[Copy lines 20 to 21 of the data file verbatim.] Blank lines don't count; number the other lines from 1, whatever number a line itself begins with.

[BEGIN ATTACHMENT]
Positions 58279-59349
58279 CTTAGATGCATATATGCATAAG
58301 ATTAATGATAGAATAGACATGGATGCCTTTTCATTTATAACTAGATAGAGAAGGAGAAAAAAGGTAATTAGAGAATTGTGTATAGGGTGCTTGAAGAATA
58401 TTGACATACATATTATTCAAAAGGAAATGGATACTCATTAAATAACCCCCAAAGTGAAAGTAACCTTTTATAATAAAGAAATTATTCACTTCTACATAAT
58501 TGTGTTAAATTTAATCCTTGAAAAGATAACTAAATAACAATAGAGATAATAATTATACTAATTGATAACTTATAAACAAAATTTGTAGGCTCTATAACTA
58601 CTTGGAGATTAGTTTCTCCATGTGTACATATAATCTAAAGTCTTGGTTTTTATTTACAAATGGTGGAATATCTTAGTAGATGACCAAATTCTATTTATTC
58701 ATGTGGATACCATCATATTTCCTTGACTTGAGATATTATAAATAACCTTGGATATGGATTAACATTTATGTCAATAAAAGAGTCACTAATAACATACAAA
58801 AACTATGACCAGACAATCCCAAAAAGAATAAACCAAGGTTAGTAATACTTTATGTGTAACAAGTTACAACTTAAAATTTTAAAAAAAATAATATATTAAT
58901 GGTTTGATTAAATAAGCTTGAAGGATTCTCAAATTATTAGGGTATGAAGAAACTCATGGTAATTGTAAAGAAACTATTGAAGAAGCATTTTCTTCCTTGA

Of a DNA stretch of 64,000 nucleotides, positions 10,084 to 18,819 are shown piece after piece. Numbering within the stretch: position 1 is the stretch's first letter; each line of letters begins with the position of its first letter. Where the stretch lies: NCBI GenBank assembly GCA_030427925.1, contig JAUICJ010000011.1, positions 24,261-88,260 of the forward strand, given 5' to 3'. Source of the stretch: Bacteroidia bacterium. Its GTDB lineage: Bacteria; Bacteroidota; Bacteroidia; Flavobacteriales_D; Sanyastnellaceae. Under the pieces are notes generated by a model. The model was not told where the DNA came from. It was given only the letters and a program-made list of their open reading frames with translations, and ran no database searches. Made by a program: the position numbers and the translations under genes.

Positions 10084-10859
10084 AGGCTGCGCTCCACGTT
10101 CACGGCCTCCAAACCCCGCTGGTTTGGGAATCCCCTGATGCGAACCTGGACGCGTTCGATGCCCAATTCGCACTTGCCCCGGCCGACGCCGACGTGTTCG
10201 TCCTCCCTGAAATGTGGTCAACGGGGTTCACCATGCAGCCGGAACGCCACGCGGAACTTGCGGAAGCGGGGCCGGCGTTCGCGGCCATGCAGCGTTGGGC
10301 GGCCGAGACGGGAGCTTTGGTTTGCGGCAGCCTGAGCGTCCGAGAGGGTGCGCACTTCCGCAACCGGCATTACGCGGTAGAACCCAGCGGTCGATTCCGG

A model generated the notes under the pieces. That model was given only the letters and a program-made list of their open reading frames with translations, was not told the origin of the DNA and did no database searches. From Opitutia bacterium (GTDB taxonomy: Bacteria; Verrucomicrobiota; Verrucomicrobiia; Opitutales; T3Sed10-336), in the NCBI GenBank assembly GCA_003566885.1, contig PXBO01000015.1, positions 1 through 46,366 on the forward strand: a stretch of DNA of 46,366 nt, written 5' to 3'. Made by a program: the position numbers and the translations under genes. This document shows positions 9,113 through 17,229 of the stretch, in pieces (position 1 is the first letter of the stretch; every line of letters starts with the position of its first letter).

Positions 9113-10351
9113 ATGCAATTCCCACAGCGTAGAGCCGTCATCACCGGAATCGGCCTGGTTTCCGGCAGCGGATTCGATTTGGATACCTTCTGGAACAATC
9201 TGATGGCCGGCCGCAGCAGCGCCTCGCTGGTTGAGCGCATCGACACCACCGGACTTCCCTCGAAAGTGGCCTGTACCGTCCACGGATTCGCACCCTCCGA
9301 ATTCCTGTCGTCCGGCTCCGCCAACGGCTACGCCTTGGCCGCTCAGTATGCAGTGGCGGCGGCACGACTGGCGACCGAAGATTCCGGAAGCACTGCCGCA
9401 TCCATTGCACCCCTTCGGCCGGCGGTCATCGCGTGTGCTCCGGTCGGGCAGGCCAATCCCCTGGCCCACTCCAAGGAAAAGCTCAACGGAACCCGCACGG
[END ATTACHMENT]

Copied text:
9301 ATTCCTGTCGTCCGGCTCCGCCAACGGCTACGCCTTGGCCGCTCAGTATGCAGTGGCGGCGGCACGACTGGCGACCGAAGATTCCGGAAGCACTGCCGCA
9401 TCCATTGCACCCCTTCGGCCGGCGGTCATCGCGTGTGCTCCGGTCGGGCAGGCCAATCCCCTGGCCCACTCCAAGGAAAAGCTCAACGGAACCCGCACGG